By Rebecca Howard
Dec. 19 (BusinessDesk) - Workplace Relations and Safety Minister Iain Lees-Galloway has outlined planned increases to
the minimum wage between now and 2021.
The coalition government campaigned on increasing the minimum wage and formally agreed to reach $20 an hour by 2020. The
first lift came this year when it rose 75 cents to $16.50 per hour on April 1.
Lees-Galloway today said the minimum wage will increase to $17.70 an hour from April next year – an increase of $1.20
“The increase to $17.70 per hour will benefit approximately 209,200 workers and their families, lifting wages throughout
the economy by $231 million per year and making a big difference for families. About a quarter of those earning the
minimum wage – 36,000 people – are parents, with children," he said.
The minimum wage will then increase to $18.90 in April 2020 and to $20.00 the following year.
"These indicative rates are subject to each year’s annual review, in accordance with the statutory process, which will
take into account the economic conditions at the time," he said.
Council of Trade Unions president Richard Wagstaff said "coming at Christmas, the announcement will be a huge relief for
so many struggling people working out how they will make rent and juggle work and unpaid responsibilities next year. It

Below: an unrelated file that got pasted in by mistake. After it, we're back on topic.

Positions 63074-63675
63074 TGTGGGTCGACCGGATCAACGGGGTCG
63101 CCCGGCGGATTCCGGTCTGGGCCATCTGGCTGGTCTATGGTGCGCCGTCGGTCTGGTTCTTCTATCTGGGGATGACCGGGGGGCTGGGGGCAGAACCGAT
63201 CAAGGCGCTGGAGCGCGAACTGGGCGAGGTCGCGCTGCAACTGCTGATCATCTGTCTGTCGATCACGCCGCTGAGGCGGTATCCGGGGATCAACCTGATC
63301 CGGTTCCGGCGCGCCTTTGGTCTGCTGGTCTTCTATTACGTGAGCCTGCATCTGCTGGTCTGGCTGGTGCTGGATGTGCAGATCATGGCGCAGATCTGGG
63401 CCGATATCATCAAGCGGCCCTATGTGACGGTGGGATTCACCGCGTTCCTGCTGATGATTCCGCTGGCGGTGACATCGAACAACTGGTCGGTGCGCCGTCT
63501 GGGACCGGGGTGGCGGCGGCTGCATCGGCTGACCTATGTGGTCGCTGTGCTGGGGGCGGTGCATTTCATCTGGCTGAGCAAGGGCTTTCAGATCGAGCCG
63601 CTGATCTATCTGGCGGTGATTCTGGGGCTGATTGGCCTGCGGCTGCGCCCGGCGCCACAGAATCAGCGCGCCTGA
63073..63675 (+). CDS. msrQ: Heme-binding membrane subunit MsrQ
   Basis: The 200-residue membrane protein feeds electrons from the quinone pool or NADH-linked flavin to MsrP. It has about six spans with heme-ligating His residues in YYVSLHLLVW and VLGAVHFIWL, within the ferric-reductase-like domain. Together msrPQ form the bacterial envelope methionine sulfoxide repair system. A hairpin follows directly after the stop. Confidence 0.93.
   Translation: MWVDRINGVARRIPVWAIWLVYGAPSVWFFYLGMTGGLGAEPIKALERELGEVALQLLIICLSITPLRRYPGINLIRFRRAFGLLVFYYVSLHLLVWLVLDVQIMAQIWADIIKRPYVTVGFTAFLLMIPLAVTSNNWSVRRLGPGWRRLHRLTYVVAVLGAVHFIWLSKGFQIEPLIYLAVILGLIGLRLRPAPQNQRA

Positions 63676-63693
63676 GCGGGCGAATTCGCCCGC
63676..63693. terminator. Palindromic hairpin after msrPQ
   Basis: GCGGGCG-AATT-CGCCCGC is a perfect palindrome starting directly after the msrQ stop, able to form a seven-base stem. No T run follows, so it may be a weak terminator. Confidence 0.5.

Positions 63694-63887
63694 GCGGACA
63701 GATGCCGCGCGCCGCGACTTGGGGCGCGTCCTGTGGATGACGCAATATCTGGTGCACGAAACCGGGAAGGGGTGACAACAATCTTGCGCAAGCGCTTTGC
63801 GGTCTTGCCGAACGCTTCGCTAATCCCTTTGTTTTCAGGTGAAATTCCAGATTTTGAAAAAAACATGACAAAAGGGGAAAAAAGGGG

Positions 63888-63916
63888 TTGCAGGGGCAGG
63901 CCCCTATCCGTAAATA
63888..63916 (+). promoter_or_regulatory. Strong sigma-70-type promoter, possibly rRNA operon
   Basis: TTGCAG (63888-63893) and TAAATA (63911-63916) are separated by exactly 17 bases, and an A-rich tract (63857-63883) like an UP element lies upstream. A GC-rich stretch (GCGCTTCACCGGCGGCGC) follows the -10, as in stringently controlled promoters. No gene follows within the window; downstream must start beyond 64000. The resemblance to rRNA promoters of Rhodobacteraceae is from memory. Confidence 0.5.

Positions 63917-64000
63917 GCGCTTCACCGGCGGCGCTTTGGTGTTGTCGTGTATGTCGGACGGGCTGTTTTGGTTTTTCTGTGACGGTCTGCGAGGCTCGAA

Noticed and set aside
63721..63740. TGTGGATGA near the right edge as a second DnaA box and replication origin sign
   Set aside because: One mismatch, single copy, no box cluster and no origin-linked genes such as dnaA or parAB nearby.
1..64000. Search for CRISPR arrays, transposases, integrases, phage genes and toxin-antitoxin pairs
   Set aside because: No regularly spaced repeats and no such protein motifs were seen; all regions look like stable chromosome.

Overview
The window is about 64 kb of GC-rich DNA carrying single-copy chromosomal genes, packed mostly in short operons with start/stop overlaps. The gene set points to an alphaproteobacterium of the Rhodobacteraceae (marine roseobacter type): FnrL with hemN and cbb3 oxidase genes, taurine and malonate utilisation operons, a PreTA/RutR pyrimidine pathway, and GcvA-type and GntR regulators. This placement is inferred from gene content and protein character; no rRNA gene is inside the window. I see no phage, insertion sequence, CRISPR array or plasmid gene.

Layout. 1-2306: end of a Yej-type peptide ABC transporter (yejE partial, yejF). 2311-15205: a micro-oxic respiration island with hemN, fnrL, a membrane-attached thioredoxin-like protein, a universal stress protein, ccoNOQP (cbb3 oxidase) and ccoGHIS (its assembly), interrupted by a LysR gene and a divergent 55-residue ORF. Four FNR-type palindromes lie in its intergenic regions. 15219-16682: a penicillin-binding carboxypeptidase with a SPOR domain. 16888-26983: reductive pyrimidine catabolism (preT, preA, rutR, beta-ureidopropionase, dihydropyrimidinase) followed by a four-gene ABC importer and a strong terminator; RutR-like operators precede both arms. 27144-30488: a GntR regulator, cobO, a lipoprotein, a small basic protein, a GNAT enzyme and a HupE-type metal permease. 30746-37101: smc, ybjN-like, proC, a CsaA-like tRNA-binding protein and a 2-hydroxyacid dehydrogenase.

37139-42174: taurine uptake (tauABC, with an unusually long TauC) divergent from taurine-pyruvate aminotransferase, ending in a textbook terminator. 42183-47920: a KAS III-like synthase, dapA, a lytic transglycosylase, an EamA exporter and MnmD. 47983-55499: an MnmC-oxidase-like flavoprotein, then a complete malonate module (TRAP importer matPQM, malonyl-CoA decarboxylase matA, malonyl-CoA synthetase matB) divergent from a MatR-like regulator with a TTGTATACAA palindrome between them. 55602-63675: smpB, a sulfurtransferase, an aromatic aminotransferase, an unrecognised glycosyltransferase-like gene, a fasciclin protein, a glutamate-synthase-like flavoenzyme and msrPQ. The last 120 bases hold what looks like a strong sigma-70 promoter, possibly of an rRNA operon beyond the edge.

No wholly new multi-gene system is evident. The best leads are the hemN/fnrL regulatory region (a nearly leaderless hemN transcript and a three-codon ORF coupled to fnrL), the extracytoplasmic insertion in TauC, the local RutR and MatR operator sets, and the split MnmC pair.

is particularly heartening to see that there are further planned increases through to 2021 to provide certainty about
minimum wages in the future."
According to Lees-Galloway, "with the labour market tight and unemployment at the lowest since 2008 at 3.9 percent, now
is the right time to lift the wages of our lowest paid New Zealanders."
Strong immigration in recent years has meant any wage increases have remained muted and the lack of wage inflation is
one of the factors that has kept interest rates at record low levels.
Earlier this month, the Treasury forecast relatively strong annual increases in hourly wages, peaking at 3.5 percent in
the year to June 2021.
Underpinning those wage increases are expected pay equity settlements, the negotiation of new Fair Pay Agreements under
labour market reforms that have yet to be legislated, and minimum wage increases already announced.